It allows me to lash out at my family.
And maybe that works on an internal level too. Maybe intellectual privilege consumes us so – exhausts us so – because it is too a special kind of privilege and does a special kind of damage. Maybe this damage is best described as an inability to love and trust in a healthy way.
Maybe my brother was right to question my love.
Maybe I question the idea of a collective and we question ourselves and he questioned me and I question my family because we have been let down so many times that we are forgetting how to love and trust. And I’m forgetting how to rest because I don’t trust the world not to crumble if I do. And if the world crumbles it will be my fault because: Black savior complex.
But the world has been crumbling around Black and Brown communities for several centuries and I haven’t been around for most of those centuries to deserve the blame. Maybe it has stopped already and we just haven’t cleaned up the destructive mess left behind. You ask, “What are we willing or required to do for our liberation as individuals and a collective?” Maybe it has something to do with that – cleaning up this mess. And no, I don’t mean that in the bullshit way people imply when they say we have to focus on fixing our communities first before addressing white racism. I mean that maybe we have to learn how to better love each other through the mess? Maybe we have to re-learn how to love ourselves through it? Maybe the abuses our brothers and sisters rain down on us matter in questions of love, matter in how we express it to them, but we must resist questioning the love we have for them and ourselves? And love doesn’t mean not fighting. The opposite, actually. If I love you – really love you – I would lay down my life for you. And lay down my life to stop you from hurting the rest of us.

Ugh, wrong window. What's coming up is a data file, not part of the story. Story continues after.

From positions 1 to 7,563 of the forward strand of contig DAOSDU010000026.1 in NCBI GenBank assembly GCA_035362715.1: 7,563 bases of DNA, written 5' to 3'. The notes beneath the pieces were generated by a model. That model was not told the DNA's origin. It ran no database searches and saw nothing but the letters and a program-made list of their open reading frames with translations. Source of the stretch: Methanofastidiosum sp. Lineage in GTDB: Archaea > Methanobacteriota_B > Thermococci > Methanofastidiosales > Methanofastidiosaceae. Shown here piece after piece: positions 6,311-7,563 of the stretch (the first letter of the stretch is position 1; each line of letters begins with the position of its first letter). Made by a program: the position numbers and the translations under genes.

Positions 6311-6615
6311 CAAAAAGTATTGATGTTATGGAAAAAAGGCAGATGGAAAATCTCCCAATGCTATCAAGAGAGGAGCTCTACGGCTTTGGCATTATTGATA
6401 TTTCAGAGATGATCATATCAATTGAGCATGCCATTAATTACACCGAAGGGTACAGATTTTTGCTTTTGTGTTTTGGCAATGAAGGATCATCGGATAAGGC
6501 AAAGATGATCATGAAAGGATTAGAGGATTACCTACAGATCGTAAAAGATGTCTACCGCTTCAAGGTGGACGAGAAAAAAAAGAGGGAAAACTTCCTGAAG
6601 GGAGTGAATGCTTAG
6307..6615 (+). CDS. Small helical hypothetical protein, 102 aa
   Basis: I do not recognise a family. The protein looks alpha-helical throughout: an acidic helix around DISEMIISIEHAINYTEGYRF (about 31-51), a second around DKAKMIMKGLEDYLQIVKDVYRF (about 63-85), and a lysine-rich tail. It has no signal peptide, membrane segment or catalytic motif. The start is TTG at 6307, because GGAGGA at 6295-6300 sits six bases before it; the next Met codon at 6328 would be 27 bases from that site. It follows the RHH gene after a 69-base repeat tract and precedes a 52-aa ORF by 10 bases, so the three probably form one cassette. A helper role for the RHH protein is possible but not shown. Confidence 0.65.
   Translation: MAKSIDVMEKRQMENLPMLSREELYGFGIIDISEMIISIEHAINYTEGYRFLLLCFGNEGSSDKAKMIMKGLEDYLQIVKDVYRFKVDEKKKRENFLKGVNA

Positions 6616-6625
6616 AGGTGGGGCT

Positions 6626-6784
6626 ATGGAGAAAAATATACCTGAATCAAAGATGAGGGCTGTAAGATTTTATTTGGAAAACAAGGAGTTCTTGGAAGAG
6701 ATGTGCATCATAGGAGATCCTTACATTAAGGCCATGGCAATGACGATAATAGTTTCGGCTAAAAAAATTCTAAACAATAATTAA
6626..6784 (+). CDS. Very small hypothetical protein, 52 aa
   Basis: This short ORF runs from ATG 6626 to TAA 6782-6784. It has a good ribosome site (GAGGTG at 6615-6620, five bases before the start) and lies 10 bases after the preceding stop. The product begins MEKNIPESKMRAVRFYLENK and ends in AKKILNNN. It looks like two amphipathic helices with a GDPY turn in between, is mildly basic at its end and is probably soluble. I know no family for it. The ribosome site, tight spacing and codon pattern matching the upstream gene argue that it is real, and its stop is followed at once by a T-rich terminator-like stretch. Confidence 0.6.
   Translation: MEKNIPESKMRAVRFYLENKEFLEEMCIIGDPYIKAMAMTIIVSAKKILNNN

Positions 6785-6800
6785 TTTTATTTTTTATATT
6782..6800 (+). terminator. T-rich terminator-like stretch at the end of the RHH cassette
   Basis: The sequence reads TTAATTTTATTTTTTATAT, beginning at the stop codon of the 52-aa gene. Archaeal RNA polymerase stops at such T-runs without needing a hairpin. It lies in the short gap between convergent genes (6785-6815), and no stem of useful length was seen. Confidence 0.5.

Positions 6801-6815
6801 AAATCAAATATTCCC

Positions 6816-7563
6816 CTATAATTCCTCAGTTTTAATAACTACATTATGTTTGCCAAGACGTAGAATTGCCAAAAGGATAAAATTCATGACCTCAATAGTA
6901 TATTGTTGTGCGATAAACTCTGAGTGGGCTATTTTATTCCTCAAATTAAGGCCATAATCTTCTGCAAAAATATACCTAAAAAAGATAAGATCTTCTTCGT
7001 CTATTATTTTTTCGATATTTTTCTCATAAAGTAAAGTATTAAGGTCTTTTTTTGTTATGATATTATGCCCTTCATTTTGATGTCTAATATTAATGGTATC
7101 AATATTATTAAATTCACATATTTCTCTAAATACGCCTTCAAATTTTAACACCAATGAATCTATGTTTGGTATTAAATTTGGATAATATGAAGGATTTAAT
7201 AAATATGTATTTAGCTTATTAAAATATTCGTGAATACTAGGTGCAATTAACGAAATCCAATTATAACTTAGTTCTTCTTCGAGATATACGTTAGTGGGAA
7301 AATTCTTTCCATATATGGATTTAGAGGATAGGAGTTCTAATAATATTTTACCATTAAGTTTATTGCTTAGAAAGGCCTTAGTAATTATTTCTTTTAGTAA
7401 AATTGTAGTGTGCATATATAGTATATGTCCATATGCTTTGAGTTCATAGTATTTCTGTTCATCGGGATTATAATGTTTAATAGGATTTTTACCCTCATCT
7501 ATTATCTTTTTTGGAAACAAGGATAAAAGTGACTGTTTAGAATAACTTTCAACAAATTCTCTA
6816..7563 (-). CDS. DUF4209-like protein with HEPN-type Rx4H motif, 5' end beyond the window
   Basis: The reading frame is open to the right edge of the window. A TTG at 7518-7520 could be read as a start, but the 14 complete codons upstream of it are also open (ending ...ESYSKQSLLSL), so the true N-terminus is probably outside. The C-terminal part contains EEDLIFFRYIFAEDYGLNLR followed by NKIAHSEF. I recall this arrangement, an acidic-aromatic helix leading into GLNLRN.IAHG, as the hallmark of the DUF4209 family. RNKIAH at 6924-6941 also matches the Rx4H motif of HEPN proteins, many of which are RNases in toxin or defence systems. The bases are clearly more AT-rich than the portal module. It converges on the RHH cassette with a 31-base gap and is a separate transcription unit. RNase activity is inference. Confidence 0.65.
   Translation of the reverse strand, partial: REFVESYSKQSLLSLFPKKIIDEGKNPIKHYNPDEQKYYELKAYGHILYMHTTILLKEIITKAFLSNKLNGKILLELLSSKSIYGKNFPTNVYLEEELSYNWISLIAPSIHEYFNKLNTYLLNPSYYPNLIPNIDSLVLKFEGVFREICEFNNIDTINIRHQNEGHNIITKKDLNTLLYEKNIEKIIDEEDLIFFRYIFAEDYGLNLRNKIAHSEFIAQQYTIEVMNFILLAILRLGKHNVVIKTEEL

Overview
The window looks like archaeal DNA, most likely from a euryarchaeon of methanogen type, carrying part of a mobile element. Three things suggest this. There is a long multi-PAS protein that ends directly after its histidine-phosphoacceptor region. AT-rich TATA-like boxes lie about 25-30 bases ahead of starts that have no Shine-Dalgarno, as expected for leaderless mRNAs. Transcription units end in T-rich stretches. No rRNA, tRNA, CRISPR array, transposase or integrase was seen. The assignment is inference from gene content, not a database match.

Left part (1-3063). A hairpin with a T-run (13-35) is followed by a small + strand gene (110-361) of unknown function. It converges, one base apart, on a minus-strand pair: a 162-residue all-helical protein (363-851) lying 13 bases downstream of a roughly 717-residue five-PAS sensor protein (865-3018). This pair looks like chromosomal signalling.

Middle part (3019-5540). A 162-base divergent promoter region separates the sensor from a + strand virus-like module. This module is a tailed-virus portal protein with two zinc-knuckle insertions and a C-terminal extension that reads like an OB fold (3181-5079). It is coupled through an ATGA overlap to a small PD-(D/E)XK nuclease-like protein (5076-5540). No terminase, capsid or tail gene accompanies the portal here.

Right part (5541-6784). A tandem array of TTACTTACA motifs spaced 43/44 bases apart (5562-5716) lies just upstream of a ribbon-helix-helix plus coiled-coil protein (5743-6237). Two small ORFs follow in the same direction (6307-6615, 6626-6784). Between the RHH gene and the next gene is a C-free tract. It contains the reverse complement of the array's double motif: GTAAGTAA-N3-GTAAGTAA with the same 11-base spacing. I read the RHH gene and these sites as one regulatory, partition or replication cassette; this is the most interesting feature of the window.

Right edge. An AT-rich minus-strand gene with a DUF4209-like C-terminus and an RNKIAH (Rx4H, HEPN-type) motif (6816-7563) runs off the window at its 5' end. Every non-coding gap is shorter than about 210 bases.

I don’t know what this all looks like. I’ve tried to define it before, but I don’t know if I was comprehensive. Maybe we need to define it better. What do you think? How would you start defining what a love for one another and ourselves through the crumbled mess that makes us hurt each other should look like?
I’m jealous of you. I need a break from this place, too. But breaks are a mirage because I know there are no breaks regardless of how far you go to escape, and I think you know it too – that’s why you keep finding yourself reaching back to home. So for now I’ll find safety in these words. Write back soon.